A spicy invitation with a tech twist
Revolution is in the air. China is on the road to becoming a technological behemoth.
Forget being the workshop of the world — that’s yesterday’s news.
This nation has set a path toward a future of innovation and invention, harnessing its vast imaginative and entrepreneurial skills with a vision of becoming a middleclass society with high tech at its core.
In many ways it’s already well down the road to accomplishing its mission. Technological marvels are everywhere to be seen.
One of my favorites is WeChat. Using this popular Chinese app, as everyone surely knows, you can chat to your friends, shop, read
This Day, That Year
ItemfromJuly24,1994,in ChinaDaily:China’sconsumerelectronicsindustryis soaring.Duringthefirsthalf oftheyear,productionwas worth36.3billionyuan,up 35.6percentoverthesame periodlastyear...
Smart electronics have become an industry trend in China as consumers pursue convenience and a green lifestyle. articles and pay for purchases by scanning a QR code to take money from your virtual wallet.
I love those little “pings” I hear when someone contacts me on WeChat. It could be a pal sharing a joke, a colleague discussing a work issue or — best of all — someone new wanting to be my friend.
As a matter of fact, I had a friend request a few days ago. A very attractive-looking lady — if her picture was anything to go by — pinged my phone and asked me to add her. Was it a colleague, someone I had met? I couldn’t tell because her name was in Chinese, as was her message. She also sent me a QR code.
I added her to my friends list and replied, asking for a translation of her message — but none was forthcoming.
Puzzled, I asked a Chinese colleague at work to look at the message and tell me who my new “friend” was. She
Environmentally-friendly air conditioners, refrigerators, washing machines and a host of other household products are now widely available.
The country is becoming a major player in technology and product design.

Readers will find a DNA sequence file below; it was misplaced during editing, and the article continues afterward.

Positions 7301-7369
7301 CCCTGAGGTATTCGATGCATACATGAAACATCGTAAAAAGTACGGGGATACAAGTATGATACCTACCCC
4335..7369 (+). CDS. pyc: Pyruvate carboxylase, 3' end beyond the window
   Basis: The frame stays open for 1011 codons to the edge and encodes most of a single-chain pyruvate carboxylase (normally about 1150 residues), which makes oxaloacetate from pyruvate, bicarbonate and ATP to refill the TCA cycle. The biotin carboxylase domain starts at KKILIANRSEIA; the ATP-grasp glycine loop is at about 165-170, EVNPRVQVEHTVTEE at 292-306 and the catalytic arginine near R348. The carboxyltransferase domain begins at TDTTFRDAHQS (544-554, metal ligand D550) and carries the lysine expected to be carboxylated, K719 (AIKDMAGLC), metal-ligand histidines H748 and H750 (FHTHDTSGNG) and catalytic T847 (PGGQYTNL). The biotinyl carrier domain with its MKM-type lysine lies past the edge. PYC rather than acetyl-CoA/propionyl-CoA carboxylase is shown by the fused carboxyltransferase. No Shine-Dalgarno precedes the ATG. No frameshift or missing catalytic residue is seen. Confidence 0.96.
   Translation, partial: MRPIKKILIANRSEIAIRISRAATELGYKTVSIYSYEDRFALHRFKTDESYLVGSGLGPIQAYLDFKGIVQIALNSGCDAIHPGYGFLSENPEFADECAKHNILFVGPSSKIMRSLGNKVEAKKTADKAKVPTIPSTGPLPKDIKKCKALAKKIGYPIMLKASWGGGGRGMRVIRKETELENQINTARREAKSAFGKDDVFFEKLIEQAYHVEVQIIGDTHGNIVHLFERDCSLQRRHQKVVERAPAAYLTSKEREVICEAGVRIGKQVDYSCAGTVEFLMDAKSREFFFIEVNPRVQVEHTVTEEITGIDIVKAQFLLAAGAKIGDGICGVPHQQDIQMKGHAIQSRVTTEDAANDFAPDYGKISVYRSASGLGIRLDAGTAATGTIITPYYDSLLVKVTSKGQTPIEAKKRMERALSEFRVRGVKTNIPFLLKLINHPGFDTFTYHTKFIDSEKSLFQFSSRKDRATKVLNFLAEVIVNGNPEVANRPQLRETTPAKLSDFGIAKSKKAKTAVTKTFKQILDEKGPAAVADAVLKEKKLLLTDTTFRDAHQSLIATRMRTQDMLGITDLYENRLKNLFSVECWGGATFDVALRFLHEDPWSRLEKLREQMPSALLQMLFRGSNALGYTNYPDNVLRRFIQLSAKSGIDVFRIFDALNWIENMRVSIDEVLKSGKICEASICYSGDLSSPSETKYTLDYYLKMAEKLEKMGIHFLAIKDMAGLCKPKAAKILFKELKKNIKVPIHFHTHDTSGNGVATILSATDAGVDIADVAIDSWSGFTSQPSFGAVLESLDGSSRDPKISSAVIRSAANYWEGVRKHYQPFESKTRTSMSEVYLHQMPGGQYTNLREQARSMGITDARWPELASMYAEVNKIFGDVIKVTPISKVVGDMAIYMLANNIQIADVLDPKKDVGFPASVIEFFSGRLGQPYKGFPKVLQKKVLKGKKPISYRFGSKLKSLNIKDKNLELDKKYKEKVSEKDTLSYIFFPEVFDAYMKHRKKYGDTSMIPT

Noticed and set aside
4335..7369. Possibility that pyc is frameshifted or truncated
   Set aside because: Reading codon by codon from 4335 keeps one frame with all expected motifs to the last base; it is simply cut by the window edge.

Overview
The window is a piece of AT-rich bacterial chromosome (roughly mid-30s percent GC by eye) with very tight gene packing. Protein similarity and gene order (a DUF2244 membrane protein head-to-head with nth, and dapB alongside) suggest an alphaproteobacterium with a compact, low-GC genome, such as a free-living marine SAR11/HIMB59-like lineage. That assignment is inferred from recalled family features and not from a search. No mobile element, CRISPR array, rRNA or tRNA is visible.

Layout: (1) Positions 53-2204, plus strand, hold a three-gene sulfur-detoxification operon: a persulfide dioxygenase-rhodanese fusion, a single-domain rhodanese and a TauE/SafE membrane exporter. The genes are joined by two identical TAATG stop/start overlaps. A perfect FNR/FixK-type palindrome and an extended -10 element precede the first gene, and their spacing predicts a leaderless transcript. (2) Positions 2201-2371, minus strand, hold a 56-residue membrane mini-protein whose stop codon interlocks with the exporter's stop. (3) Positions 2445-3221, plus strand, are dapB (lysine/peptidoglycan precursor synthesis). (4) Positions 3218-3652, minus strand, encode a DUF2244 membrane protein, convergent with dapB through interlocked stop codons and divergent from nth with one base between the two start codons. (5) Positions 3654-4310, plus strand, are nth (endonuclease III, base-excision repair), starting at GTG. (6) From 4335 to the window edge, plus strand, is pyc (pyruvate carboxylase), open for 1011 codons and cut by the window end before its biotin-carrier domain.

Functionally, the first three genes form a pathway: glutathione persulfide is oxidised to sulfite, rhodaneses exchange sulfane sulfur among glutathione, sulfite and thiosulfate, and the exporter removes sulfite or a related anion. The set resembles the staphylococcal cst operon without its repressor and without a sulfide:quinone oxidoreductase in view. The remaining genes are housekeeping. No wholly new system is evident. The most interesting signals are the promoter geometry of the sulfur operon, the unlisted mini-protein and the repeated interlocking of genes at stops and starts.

More than 1,500 Chinese companies participated in the Consumer Electronics Show in Las Vegas in January, accounting for 42 percent of all exhibitors.
Many companies, including Huawei, Changhong, TCL, LeEco and DJI, had large pavilions at the event, giggled: “It’s a lady. You don’t know her. She wants to get to know you.”
“Is she ... a naughty lady?” I asked, quickly putting two and two together and getting 10. I didn’t want to be too specific with my demure colleague. “Yes, she is.” Well, this was a revelation. I had apparently been contacted by — let’s mince words here — a scarlet woman. But not just any old escort. This one had a QR code — just scan it with your phone, choose from the drop-down menu of services, no doubt, and pay from your virtual wallet. Not so much online gaming as being on the game online.
Wow! China had taken its ingenuity for innovation to a new frontier — your fantasies fulfilled with the scan of a code.
Being a respectable married man, a pillar of the community and all that, I wasn’t tempted. But what showcasing smart home devices and services.
Haier, which bought GE Appliances early last year, displayed its U+ system, featuring the company’s smart home products.
The company has also established an internet of things network in cooperation with China Telecommunications Corp to roll out an array of new interconnected household products.
Last year, Chinese home an interesting story.
Before writing it, I thought I’d better double check with my colleague to make sure I wasn’t in danger of besmirching an innocent woman. I showed her the messages again. Did she really think they came from a lady of the night?
“Maybe it’s just someone who just liked the look of you. Or maybe she has a shop and wants to sell you something. Or the code could be there to protect her until she knows she can trust you.”
This was not what I wanted to hear. This was not the lascivious scenario I had mapped out in my head. This was my story evaporating before my eyes.
But never mind, I’ ll write it anyway.
As many a journalist will tell you, never let the facts spoil a good story.
Contact the writer at email@example.com appliances manufacturers reported 120 billion yuan ($18 billion) in profits, up 20 percent from the previous year, according to the National Bureau of Statistics.
People cool off in a fountain at Dilworth Park in Center City, Pennsylvania, on Friday. The US National Weather Service has issued an excessive heat warning for the area.